Hyperion by Dan Simmons
My rating: 4 of 5 stars
I really enjoy the way this story (or stories, as it were) are told. Seven pilgrims are on a journey to meet the Shrike, a mythical, murderous creature that can control time. Each member of the group must relate their story to the rest during the pilgrimage. Each of these stories is told in a different way, giving each character a distinct voice. Each story is also told during a particular leg of the voyage. I think each of the characters are intended to represent one of the "7 deadly sins".
Father Hoyt tells a story of pride while the pilgrims travel on a tree-ship through space. He bears the weight of his contemporary who was not satisfied to remain in ignorance but demanded that he learn the true nature of a small tribe on Hyperion.
Colonel Kassad tells a story of lust while they enter the atmosphere of Hyperion and land. He is enamored with a specter that only appears to him when he is surrounded by violence.
The poet Silenus tells a story of gluttony as they travel upriver. Gluttony here, not in the sense of consumption of food, but in the sense of selfishness. All other concerns are trivial compared to his quest to create the perfect poetry.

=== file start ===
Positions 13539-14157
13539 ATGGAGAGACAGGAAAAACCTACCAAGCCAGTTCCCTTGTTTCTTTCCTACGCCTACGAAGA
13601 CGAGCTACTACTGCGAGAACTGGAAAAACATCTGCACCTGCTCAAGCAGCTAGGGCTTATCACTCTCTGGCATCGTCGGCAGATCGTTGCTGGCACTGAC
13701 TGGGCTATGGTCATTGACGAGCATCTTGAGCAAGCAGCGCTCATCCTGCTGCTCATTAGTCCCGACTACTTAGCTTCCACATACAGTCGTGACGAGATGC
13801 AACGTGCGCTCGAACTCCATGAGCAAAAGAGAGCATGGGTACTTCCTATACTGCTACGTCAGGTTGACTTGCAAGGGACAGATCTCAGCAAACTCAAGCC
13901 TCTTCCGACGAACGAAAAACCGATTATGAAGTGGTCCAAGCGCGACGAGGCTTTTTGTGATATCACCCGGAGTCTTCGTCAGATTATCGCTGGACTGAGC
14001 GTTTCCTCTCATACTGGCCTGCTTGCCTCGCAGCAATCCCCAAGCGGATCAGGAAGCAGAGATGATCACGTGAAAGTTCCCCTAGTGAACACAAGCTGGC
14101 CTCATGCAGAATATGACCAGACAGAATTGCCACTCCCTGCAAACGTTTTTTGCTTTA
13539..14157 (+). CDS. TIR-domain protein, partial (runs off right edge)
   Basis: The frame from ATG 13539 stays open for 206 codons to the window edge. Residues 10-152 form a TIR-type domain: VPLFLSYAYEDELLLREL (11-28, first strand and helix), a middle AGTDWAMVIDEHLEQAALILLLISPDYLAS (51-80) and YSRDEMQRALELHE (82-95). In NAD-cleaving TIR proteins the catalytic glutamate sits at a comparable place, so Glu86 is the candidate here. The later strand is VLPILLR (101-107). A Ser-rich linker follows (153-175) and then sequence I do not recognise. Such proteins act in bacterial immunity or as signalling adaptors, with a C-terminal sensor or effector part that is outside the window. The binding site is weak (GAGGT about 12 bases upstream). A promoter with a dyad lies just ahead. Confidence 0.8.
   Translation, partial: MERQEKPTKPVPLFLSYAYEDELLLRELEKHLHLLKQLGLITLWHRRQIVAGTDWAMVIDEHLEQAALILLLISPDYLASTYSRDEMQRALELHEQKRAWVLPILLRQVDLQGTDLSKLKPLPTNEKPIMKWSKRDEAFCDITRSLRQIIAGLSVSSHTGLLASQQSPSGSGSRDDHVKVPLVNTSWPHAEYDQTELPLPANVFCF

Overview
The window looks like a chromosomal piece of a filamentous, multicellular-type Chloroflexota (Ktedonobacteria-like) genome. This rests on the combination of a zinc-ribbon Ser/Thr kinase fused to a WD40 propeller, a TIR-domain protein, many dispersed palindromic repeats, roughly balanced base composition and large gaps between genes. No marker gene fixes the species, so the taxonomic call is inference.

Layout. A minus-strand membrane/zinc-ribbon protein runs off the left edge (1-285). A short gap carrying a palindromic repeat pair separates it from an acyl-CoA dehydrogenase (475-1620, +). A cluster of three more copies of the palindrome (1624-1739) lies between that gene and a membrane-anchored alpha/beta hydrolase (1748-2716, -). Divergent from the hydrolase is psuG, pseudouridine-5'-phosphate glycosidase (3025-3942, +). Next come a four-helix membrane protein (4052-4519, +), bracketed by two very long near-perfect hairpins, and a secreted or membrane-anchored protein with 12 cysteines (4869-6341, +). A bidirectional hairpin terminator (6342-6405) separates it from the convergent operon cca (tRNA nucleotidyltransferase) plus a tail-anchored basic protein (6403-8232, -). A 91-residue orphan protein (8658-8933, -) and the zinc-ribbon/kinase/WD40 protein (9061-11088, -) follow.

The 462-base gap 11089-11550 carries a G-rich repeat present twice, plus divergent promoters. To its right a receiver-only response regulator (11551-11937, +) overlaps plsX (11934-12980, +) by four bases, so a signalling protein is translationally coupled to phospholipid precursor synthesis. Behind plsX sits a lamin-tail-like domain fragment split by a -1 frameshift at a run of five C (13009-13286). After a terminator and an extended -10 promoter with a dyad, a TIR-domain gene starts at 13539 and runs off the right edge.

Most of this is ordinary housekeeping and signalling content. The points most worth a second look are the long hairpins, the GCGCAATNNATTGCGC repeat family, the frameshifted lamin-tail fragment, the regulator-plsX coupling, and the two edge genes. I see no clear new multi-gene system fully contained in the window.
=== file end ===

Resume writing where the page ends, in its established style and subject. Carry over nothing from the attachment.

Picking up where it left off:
The scholar Weintraub tells a story of sloth as they sail the sea of grass. He dreams of the shrike, the Lord of Pain, and disobeys the shrike's order to render his daughter as an offering.
The templar Masteen is lost before he tells his tale. I'm left to assume that his is the tale of envy.
The detective Lamia tells a story of greed while they travel by cable car over a frozen mountain range. On the surface she is telling the tale of her client, Johnny. Johnny is an AI created as an experiment by the techno core, a collective of artificial intelligences. Really, though, this is the story of the fractured core, and their greed for ultimate intelligence. I really enjoyed the pulpy noir style used in telling this story.
The consul tells a story of wrath as the group retires in castle of the dead. He seeks retribution against the powers that led to death of his grandmother.
Unfortunately, we don't get closure as we're left with a cliffhanger leading into the next book. I'll definitely be reading it to see what happens next.
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Posted by Adam Jones at 1:33 PM